Something strange is afoot in the fictional Possum Town the casserole patrol calls home. What better time than Halloween to share it with audiences during the Columbus Community Theatre production Oct. 28-31? “Casseroles and Ghosts” will be a swan song of sorts for the patrol. This is the CCT’s final presentation in the four-part series of “Casserole” plays written by Mississippi’s Laura Cole Thrash of Philadelphia.
The series revolves around a circle of friends — women of a “certain maturity” — who flock to win the affections of every recently-widowed man with food.
“These comedies set in a small Southern town are inspired by the tradition of women bringing casseroles to widowers, in hopes of sparking a new romance,” explained Linda Bobbitt, who directs the play, as she did the three preceding it in the series.
Area audiences were first introduced to the quirky patrol of women in 2012, when CCT presented Thrash’s original “Casserole Patrol.” The next two plays were produced in 2013 and 2014.
Thrash, the series’ writer, has said, “‘Casseroles and Ghosts’ picks up where the last play, ‘Casseroles and Mistletoe,’ left off.” When she penned the initial play, she never expected three more to follow.
“I loved the first one because it was the original idea. And I loved ‘Casserole Patrol Wedding’ because when I wrote the first play all the personalities weren’t etched in stone and developed yet. They were by the second play.”
Columbus’ original patrol cast from 2012 is still practically intact and long ago developed a bond that keeps them coming back.
Unfortunately for the widowers around town, however, the patrol’s questionable skills in the kitchen haven’t improved since audiences first met them.
The women of the patrol — Ernestine, Flora May, Gracie, Juanita, Manzie Lou, Mona Lee, Oda May, Tiltsie and Wilma Jane — know time is marching on. They’ve long talked about finding a place where they could live out their old age together, taking care of one another. When one of them is bequeathed a building in a will, it seems their problem may be solved. The abandoned Forest Hospital, with plenty of rooms, a big kitchen and lots of bathrooms, is just right. Or, is it?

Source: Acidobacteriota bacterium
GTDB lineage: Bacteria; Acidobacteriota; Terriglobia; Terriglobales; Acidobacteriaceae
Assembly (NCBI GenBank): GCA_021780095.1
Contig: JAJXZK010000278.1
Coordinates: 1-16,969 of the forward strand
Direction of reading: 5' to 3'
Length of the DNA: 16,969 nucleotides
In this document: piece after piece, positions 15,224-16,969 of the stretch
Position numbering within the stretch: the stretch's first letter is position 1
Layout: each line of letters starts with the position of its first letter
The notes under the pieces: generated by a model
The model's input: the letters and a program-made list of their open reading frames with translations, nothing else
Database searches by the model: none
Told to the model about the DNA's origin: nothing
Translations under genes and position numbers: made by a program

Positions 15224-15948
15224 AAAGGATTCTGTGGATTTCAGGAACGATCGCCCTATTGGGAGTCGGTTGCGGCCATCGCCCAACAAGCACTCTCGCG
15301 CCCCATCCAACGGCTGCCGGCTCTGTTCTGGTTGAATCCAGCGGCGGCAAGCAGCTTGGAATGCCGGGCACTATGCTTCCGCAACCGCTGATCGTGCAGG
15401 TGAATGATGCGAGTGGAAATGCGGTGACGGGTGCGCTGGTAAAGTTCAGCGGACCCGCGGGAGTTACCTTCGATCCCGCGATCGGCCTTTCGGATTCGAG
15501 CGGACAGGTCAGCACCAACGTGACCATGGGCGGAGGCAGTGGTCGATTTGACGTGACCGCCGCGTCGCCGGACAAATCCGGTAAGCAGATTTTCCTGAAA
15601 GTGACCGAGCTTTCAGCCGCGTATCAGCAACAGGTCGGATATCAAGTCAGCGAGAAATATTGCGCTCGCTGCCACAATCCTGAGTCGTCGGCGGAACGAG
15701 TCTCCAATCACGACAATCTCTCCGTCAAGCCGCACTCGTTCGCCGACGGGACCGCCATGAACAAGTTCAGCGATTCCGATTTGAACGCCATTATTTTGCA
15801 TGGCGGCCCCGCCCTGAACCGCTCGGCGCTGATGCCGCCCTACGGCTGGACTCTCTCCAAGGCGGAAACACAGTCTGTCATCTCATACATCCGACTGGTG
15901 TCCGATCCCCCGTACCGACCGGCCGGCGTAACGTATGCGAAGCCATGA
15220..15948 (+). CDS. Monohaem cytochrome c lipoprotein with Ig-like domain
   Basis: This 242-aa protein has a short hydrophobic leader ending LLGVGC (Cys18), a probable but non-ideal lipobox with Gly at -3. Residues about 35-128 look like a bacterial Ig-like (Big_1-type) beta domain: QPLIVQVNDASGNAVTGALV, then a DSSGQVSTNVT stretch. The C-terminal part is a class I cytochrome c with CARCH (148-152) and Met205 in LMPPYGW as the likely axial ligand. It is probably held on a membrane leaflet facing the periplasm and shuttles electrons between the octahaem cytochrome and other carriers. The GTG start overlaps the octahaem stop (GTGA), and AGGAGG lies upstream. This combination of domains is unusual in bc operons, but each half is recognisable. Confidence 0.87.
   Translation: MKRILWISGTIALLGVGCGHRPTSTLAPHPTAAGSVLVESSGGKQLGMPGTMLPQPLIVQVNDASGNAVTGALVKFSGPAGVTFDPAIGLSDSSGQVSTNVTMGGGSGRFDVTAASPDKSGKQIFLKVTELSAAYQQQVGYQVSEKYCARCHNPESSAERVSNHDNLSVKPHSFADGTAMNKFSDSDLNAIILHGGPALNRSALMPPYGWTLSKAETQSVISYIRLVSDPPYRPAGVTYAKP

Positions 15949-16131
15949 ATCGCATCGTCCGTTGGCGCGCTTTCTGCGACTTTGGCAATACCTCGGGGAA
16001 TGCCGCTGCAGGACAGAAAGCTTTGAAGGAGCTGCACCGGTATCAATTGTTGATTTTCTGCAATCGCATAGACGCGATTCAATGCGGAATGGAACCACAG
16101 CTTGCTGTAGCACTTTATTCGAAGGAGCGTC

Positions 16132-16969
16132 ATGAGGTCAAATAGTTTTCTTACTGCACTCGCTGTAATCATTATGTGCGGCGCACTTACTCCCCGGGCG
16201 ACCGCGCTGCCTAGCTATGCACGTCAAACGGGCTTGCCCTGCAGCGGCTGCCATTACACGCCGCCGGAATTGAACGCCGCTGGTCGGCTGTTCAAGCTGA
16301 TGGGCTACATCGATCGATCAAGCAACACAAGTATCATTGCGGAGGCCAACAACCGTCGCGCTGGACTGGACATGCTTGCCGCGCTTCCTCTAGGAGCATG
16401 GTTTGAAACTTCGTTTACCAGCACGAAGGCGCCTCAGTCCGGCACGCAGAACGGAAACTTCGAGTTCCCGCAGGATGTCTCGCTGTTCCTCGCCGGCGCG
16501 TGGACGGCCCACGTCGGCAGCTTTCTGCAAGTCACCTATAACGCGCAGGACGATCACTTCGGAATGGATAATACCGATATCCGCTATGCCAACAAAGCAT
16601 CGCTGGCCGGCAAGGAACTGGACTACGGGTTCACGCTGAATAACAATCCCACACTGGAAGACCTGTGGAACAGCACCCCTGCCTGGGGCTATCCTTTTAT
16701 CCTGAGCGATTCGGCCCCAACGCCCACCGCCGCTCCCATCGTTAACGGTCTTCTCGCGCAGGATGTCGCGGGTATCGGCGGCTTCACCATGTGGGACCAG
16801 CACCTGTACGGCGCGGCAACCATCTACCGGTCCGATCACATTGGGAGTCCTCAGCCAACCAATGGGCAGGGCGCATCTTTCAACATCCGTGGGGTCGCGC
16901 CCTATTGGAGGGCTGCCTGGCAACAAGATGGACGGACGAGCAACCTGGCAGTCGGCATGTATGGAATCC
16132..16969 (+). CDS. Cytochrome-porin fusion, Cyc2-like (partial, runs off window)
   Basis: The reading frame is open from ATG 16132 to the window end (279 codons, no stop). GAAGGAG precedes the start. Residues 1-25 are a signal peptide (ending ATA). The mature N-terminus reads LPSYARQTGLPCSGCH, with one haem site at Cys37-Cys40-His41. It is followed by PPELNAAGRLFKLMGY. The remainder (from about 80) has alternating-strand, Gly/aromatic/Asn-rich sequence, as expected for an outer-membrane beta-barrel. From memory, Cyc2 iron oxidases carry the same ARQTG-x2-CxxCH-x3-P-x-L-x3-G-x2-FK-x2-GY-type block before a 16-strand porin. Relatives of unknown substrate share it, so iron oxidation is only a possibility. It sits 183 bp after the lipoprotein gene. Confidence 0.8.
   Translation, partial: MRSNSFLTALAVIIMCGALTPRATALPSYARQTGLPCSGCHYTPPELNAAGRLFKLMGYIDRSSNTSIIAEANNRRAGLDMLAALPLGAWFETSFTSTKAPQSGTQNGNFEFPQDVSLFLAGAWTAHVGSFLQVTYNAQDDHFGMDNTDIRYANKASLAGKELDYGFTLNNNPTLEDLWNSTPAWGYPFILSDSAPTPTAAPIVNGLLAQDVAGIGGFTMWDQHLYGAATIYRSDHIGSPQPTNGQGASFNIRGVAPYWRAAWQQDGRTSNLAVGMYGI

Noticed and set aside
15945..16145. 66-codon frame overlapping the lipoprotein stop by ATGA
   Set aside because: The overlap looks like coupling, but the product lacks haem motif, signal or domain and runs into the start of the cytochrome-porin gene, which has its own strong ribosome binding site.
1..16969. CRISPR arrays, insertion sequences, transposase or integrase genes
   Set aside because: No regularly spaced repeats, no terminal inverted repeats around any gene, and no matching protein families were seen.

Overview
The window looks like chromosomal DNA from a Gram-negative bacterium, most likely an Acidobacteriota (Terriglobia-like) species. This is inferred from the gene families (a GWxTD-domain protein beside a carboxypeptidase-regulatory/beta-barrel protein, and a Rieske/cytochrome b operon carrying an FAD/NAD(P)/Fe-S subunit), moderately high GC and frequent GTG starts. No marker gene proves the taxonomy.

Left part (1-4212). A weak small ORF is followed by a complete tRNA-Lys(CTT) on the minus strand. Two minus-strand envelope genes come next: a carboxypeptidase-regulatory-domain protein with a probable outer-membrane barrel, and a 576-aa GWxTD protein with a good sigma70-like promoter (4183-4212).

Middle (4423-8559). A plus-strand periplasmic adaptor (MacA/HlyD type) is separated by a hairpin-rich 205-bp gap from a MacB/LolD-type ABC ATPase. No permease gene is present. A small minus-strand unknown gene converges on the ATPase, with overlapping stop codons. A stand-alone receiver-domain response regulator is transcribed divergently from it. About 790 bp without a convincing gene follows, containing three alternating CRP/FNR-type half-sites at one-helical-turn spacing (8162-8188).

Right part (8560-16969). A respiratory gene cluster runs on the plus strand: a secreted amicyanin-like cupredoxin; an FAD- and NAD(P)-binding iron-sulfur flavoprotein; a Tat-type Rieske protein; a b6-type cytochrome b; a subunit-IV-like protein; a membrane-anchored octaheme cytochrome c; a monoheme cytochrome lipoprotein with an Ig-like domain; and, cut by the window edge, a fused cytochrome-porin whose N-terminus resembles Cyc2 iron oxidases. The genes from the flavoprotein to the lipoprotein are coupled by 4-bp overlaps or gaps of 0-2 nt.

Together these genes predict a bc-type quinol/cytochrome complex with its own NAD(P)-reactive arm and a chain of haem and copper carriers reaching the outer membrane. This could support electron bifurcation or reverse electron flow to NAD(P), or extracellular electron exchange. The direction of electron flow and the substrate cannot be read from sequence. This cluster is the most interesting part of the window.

Things go bump in the night as antics unfold. Expect scheming and swooning as the cast’s 12 female and five male characters discover a few unsuspected truths.
Mark Huerkamp portrays a lawyer in “Casseroles and Ghosts,” one of the new characters audiences will meet, one central to the plot.
“I’m moving to the stage in this one,” he said Wednesday. “I was on the crew, doing lights and sound, for the second and third plays.” His “Rick” allows plenty of room for expression, from accent to mannerisms. Huerkamp is embracing it.
Gwin Edie has been “Gracie” since the first play three years ago. She loves her character, who believes the way to a man’s heart is through pork and beans. Edie was among several in the cast who traveled to Philadelphia early on to watch one of Thrash’s “Casserole” plays performed there and got to meet the author.
“She’s been so good to let us add some local color to the scripts,” said Edie. “And in this one, like the others, there’s all kinds of shenanigans going on.”
Finishing the saga
It was important to the cast to finish out the whole four-part series. Their characters have become part of them, they say.
“We know them so well, we know what they’re thinking before they talk,” said Paulette Garton, who has been “Juanita” (War-niter) since the second play. “It’s kind of sad to see them go.”
Bobbitt feels the patrol resonates with audiences.
“We know them; every community has them,” said Bobbitt. “We know the little ladies that bring the casseroles … some of us are those little ladies,” she laughed.
Each of the CCT’s previous “Casserole” productions has been well-received.
“(These plays) make us relax and laugh, I think that’s part of the appeal,” continued Bobbitt. “The people who come, they honest-to-goodness laugh.”
Vicki Hill has portrayed the unsinkable Manzie Lou since day one.
“I’ve loved it, and the patrol has stayed pretty much together for all four years,” she said. “We want to go out together, doing the last one.”
The cast also features Spence Andrews, Carol Davidson, Ashley Gressett, Jerry Hodson, Midge Maloney, Jacqueline O’Bryant, Heather Rowland, Judy Swords, Nancy Wheeley, and two husband-and-wife teams: David and Terry Coffey, and Tracy and Lisa Wright.
How to go
Performances are Wednesday through Saturday, Oct. 28-31 at the Columbus Arts Council’s Rosenzweig Arts Center, 501 Main St. Play time is 7 p.m. on Oct. 28 and 29, plus a 2 p.m. matinee on Oct. 31. Tickets to these performances are $10 in advance, $12 at the door.
Oct. 30 and 31 productions will be dinner theater performances at 6:30 p.m. Dinner theater tickets are $20 and must be purchased in advance.
Tickets are available at the Rosenzweig Arts Center Tuesday through Saturday, 9 a.m.-5 p.m., or reserve them by phone by contacting the Columbus Arts Council at 662-328-2787.
Jan Swoope is the Lifestyles Editor for The Commercial Dispatch.
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